Masculinity and the promise of parenthood: reflections of a PhD student and Father-to-be

My research continues to evolve as I find my personal life merging with my academic pursuits. It is a strange psychological place to occupy as I find myself thinking about whether my research focus would have gone in this direction without Holly and I becoming pregnant. I sometimes wonder if I engaged in an approximation of prefiguration in the timing of our first child; it is a highly convenient that my personal life can so perfectly track my refined PhD focus on masculinity and fertility. However, it makes things very messy at times as I find myself reflecting on my experiences as a man in an organisational setting waiting to become a father, while simultaneously experiencing this reality in real-time and the emotions that go with it. Detaching myself from my experiences is impossible, but I am very conscious that I am inadvertently a primary subject in my own research.

One question that surfaces from time-to-time is whether I should include my own auto-ethnographic experiences as a working father-to-be in my data. Given the intractable relationship between my personal life and my research, my proportionality will inevitably infuse my work, but will I be a reliable narrator? It almost seems appropriate to compare my contribution to my own research in comparison to Offred’s narration of her experiences in The Handmaids Tale. As readers, we are never certain how far we can trust her version of events; her memory is unreliable at times. If I am going to include my own voice and experiences in my thesis, how will I achieve this as a valid methodological approach?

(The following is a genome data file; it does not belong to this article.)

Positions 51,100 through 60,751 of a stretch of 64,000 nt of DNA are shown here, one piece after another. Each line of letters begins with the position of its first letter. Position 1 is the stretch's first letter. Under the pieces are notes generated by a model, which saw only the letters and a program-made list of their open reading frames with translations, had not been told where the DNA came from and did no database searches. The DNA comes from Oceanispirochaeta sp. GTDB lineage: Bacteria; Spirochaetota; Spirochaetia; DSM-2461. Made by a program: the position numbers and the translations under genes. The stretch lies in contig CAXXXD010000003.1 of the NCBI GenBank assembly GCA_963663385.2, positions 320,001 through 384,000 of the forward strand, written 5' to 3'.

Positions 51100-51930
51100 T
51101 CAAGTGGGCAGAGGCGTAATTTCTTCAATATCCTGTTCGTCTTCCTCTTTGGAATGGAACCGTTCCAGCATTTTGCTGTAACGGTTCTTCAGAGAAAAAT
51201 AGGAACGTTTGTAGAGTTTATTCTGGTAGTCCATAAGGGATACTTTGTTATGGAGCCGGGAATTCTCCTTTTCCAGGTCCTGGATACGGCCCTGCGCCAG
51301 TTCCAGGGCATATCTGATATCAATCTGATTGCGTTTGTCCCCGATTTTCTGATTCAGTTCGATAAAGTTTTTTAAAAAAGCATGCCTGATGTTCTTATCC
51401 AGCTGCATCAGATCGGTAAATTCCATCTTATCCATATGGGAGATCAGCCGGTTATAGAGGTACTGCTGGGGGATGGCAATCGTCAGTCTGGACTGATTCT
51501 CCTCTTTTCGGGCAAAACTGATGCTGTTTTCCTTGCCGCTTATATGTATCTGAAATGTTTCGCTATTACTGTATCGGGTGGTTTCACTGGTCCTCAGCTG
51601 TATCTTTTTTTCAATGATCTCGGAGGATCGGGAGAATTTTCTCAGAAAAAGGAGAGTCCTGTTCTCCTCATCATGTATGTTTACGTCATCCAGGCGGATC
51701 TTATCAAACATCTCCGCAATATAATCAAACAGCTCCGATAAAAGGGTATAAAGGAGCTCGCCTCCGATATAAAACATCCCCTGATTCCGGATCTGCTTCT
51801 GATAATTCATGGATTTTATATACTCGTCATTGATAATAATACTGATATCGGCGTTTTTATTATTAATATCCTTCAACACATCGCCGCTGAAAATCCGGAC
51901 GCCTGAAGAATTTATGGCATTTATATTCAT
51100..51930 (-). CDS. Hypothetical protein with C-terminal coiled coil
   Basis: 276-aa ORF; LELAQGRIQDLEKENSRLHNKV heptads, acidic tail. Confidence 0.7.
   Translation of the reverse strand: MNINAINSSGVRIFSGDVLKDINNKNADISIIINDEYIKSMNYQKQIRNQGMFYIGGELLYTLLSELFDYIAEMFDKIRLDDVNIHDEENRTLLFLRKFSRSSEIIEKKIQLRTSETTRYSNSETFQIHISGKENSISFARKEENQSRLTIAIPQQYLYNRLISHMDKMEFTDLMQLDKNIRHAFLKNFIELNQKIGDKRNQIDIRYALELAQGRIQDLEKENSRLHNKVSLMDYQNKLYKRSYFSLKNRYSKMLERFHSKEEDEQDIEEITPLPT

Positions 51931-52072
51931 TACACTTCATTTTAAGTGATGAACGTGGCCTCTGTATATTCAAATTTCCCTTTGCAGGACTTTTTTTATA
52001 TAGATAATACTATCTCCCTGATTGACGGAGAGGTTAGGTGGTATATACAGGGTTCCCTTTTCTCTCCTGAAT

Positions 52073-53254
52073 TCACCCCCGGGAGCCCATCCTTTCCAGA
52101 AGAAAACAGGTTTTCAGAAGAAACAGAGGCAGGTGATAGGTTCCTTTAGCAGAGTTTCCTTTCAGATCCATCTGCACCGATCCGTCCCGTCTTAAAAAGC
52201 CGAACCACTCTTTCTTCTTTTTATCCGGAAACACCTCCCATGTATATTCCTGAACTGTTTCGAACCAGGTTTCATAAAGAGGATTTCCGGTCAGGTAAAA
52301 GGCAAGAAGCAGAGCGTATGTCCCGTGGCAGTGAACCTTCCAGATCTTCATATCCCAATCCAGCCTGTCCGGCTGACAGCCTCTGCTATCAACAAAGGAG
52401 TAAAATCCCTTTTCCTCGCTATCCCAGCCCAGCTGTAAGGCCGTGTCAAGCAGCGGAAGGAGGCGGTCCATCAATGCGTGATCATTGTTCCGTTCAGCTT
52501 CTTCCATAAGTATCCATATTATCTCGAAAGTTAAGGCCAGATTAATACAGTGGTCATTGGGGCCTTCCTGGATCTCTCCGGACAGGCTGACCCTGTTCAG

My experiences are, I believe, a-typical of employed pre-fatherhood men. I also beleive I inhabit a different paradigm concerning concepts of masculinity compared to many working men of my age. I recognise similar attitudes amongst my PhD peers, but very few are also parents. Those who are tend to be older than me and with older children. My employment status is consistent with alternative ideas of masculinity. I am a part time research associate and full time PhD student. I am the secondary wage earner (by a considerable margin) in our relationship. I am also, considerably less successful than my partner (a highly regarded Doctor and researcher) by nearly all professional measures. My work and studies afford me a degree of flexibility, which means I can be far more involved in our child’s first years than most men in full time work. All these factors position me as a counterpoint to many of the men I anticipate I will speak to in my research. Yet, I will conform with my hegemonic masculine role when our baby arrives as Holly is taking her full entitlement of parental leave, while I continue my studies (time being the only deciding factor here). I expect I will be able to enjoy the benefits of flexible involvement in our child’s first year, especially compared to men whose job rigidity prohibits such involvement. In future, I would love to take advantage of shared parental leave if we are fortunate enough to have a second child, but for this time, I will only experience masculinity through its support role in parenting.